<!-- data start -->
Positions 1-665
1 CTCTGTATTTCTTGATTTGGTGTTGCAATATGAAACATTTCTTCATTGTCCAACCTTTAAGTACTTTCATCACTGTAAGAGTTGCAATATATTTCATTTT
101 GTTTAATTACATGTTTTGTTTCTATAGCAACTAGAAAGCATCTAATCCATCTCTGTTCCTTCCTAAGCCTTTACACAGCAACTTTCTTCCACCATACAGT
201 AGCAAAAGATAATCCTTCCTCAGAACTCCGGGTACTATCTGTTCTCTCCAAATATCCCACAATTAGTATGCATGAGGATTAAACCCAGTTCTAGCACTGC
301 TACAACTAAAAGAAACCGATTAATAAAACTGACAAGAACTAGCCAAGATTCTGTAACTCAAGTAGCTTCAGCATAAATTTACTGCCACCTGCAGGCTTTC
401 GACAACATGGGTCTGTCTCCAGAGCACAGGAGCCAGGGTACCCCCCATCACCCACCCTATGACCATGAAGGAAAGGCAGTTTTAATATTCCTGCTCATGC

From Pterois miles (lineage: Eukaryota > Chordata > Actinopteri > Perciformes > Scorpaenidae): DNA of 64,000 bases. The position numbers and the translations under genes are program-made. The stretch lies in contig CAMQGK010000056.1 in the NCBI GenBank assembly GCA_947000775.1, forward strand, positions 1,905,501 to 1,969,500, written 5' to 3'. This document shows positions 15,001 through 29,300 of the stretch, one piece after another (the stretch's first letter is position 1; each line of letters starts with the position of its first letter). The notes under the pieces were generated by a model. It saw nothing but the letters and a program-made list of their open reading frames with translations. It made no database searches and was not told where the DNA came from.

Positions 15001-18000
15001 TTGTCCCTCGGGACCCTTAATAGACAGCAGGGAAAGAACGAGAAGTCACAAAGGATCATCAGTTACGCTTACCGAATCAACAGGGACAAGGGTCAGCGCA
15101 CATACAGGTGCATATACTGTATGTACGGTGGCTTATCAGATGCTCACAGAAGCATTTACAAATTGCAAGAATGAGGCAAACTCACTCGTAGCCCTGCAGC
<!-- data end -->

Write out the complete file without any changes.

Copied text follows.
Positions 1-665
1 CTCTGTATTTCTTGATTTGGTGTTGCAATATGAAACATTTCTTCATTGTCCAACCTTTAAGTACTTTCATCACTGTAAGAGTTGCAATATATTTCATTTT
101 GTTTAATTACATGTTTTGTTTCTATAGCAACTAGAAAGCATCTAATCCATCTCTGTTCCTTCCTAAGCCTTTACACAGCAACTTTCTTCCACCATACAGT
201 AGCAAAAGATAATCCTTCCTCAGAACTCCGGGTACTATCTGTTCTCTCCAAATATCCCACAATTAGTATGCATGAGGATTAAACCCAGTTCTAGCACTGC
301 TACAACTAAAAGAAACCGATTAATAAAACTGACAAGAACTAGCCAAGATTCTGTAACTCAAGTAGCTTCAGCATAAATTTACTGCCACCTGCAGGCTTTC
401 GACAACATGGGTCTGTCTCCAGAGCACAGGAGCCAGGGTACCCCCCATCACCCACCCTATGACCATGAAGGAAAGGCAGTTTTAATATTCCTGCTCATGC

From Pterois miles (lineage: Eukaryota > Chordata > Actinopteri > Perciformes > Scorpaenidae): DNA of 64,000 bases. The position numbers and the translations under genes are program-made. The stretch lies in contig CAMQGK010000056.1 in the NCBI GenBank assembly GCA_947000775.1, forward strand, positions 1,905,501 to 1,969,500, written 5' to 3'. This document shows positions 15,001 through 29,300 of the stretch, one piece after another (the stretch's first letter is position 1; each line of letters starts with the position of its first letter). The notes under the pieces were generated by a model. It saw nothing but the letters and a program-made list of their open reading frames with translations. It made no database searches and was not told where the DNA came from.

Positions 15001-18000
15001 TTGTCCCTCGGGACCCTTAATAGACAGCAGGGAAAGAACGAGAAGTCACAAAGGATCATCAGTTACGCTTACCGAATCAACAGGGACAAGGGTCAGCGCA
15101 CATACAGGTGCATATACTGTATGTACGGTGGCTTATCAGATGCTCACAGAAGCATTTACAAATTGCAAGAATGAGGCAAACTCACTCGTAGCCCTGCAGC